McEwen: It is also about knowing how to perform a surgical or interventional procedure to be able to diagnose a person’s medical condition and then be able to repair or treat the condition from which they suffer. These are the physical and mechanical technologies and solutions that are used to deal with the things that happen in the human body.
Hall: Hannah and her team, for example, often observe lung cancer procedures and ask questions.
McEwen: We will often look at not just what the device the doctor is trying to use in a procedure does. But how is it managed? Who is the person giving the device to the doctor? When we observe other things happening, we can see that there are many other staff in this room who are also using different tools in this procedure. And we can observe first-hand the various challenges they face.
Hall: These observations help Hannah’s team not only develop a specific tool, but also identify the need to develop additional technologies or new ways to use instruments that already exist. For example, could a robotic bronchoscope do more than just allow the doctor to take a sample from a lesion in someone’s lung? What if you could one day have the ability to identify cancer on the spot?
McEwen: That at the time of the procedure helps me see that my biopsy needle, the lesion it’s in, I can look at it, I can say Oh, it’s under a microscope and see that it’s definitely a cancer that I should do something about.
McEwen: How do we decide on the spot and then yes, I have a good sample and it’s cancer, then maybe one day go ahead and treat it with the same procedure?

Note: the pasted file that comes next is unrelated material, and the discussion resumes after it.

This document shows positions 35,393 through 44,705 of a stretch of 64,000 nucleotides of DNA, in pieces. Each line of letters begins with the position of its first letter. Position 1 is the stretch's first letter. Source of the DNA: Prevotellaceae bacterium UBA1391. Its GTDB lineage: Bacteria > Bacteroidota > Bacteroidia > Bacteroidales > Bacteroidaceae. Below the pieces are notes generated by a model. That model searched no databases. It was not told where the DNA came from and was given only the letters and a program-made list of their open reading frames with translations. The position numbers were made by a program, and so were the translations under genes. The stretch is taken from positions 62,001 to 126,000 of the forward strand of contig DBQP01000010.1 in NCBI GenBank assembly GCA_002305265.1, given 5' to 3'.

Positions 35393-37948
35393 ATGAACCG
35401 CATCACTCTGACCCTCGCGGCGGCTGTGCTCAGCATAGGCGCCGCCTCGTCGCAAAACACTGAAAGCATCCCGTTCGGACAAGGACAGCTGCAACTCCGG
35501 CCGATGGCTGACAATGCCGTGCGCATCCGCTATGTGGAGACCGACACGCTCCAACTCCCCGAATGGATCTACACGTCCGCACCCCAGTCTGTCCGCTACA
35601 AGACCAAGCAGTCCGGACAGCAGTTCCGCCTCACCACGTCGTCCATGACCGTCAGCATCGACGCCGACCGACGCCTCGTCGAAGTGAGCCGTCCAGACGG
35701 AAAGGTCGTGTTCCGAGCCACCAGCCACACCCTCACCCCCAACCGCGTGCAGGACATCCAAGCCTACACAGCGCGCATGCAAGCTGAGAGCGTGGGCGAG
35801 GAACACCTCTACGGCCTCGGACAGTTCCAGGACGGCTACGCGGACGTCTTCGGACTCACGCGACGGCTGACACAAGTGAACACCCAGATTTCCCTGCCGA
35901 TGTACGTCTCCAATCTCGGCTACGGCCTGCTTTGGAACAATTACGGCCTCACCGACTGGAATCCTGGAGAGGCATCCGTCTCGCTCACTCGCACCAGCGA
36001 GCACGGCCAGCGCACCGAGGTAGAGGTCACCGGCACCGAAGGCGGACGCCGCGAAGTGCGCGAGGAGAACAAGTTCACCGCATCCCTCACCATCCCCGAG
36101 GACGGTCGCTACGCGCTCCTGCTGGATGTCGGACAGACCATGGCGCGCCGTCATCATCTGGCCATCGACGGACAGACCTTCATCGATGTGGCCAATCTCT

Hall: In this future state, once the cancer was confirmed, the doctor could at the same time inject drugs or apply energy to begin treating the tumor. Hannah says this approach may not only be more effective, but she also hopes that patients will experience fewer adverse effects commonly seen with systemic therapies.
Hannah also says that these new technologies and procedures for treating patients are in development today. Some are even in clinical trials. These tools would be exciting enough on their own, but there is more to the Lung Cancer Initiative…
McEwen: We are building solutions together that have mechanical devices, medical and computer technology solutions with biological or pharmaceutical treatment modalities that we can use to be able to change someone’s health. This is what motivates me to come to work every day. This is an opportunity to change the disease. And it is an incredible privilege to work with the various teams to achieve this.
Hall: Hannah says she is thrilled to see the Lung Cancer Initiative working to one day help transform the lives of millions of patients. She works every day with her team, her associates and all of Johnson & Johnson to make this future a reality as quickly as possible.
Hannah McEwen is Head of Engineering Science for the Lung Cancer Initiative at Johnson & Johnson.
The Lung Cancer Initiative was created in 2018 to unlock the full potential of science and technology to change the trajectory of this complex disease.
This podcast was produced by Scientific American Custom Media and made possible with support from Johnson & Johnson’s Lung Cancer Initiative.
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Learn more on how Johnson & Johnson is taking a multidisciplinary approach to fighting lung cancer.